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Showing: 'Wall To Wall' Group Show at Hang-Up Gallery with Exclusive Indoor Installation by RUN

04/04/2014 16:29 BST | Updated 04/06/2014 10:59 BST

In a recent interview with Iggy Pop for Interview Magazine, renowned artist Shepard Fairey admits that 'For me, there has always been a disconnect with the sort of elitist structure of the high-art world--and my distaste for that is at odds with my feeling that art should aspire to do great things...I'm not saying I'm above any of this--I'm a part of it. '

This short quote grasps the complex relation between institutionalized art and art in public spaces so well, that it hardly needs any explanation. Street art has lived a while now on the brink of acceptance and it has slowly made its way to the white-walled gallery spaces. The transition from urban to confined institutional settings has not been a straight forward nor an easy one, but it seems more like a natural progression and it is a proof of the movement's maturity and evolution.

Just over a week ago Hang-Up Gallery hosted the opening of its newest show 'Wall to Wall'. Quite a challenging project, the exhibition strives to reveal that maturity and diversity of the often illicit practice of street art.

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'Wall to Wall' was a far from easy to curate show. First and most important challenge to overcome during the process of curation, was to justify the fact that a generic gallery setting is and can be an acceptable surface for street art.

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It is true that street art uses the city walls as its main canvas, but it also a fact that the movement has took the gallery challenge and it now resides within the white cube quite comfortably - a sign of its resilient and dichotomous nature...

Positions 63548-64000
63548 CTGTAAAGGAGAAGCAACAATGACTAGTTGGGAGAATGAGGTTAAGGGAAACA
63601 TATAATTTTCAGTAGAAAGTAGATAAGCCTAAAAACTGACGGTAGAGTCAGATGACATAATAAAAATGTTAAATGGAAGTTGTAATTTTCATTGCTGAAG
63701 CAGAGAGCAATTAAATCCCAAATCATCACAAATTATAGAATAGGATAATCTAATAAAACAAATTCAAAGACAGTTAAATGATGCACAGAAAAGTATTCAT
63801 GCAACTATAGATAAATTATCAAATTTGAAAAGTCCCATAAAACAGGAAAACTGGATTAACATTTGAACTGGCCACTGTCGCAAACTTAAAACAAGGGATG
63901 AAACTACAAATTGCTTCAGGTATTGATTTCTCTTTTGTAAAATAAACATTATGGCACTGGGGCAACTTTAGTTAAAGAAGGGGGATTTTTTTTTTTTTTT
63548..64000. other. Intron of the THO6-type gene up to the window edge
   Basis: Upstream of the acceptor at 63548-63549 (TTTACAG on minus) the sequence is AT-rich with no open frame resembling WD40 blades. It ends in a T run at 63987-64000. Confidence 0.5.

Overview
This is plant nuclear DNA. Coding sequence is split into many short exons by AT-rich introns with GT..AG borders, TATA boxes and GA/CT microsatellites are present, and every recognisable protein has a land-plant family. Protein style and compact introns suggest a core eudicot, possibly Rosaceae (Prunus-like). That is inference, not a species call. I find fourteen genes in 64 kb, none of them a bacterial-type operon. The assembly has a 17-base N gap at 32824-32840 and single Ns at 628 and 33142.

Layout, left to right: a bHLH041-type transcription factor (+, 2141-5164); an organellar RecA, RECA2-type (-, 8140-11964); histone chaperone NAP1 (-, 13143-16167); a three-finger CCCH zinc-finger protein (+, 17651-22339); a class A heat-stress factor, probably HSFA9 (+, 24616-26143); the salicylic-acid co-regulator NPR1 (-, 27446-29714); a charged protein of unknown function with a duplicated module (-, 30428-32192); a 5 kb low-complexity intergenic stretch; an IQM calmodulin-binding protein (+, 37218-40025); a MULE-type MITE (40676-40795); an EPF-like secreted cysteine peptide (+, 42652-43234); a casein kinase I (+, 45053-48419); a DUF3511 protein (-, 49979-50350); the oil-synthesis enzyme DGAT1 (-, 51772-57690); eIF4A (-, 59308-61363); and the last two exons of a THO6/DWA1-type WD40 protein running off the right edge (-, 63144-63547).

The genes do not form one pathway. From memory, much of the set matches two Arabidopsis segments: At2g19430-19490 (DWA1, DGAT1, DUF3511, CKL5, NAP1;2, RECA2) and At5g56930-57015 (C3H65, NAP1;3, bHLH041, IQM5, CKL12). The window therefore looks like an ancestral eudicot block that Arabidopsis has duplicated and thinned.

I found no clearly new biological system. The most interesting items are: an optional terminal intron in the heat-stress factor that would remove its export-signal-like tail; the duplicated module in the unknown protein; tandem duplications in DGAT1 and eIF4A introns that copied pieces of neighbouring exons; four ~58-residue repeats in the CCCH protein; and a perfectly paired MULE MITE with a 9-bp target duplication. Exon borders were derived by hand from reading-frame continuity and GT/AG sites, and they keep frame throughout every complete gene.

'Please Lie to Me', 2008, David Choe

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To answer this, the solution was to carefully juxtapose examples of works by artists that used space as another medium with freshly painted installation created for a gallery setting. Maintaining this fragile balance was a curatorial priority.

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'Wrong War' Placard, and 'Soup Can', Banksy

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'Bunny Boy', Faile

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'Jerome', Matt Small

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All the works above reveal the wide spectrum of street art as a multimedia creative practice. They are examples of the movement's duality, recreated through (painted with) a vast array of materials and techniques; a blur between 'high' and 'low' culture...

RUN's installation 'Overflow' is the natural response to the call of bringing street art into gallery spaces, blurring again the contrast high-low in its own unique way.

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Detailed shots of the installation.

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The artist in front of 'Overflow'.

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Some say street art is dead. We tend to disagree... Street art is not dead, it has just shed from its skin and matured to become this re-imagined, unrestricted by class and status inclusive practice, constantly pushing boundaries and provoking thoughts, communication and ideas that really matter...

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'Wall to Wall' is on view 22 March - 27 April 2014

Images: Josh Chow, Chuck Noble an Carla Nizzola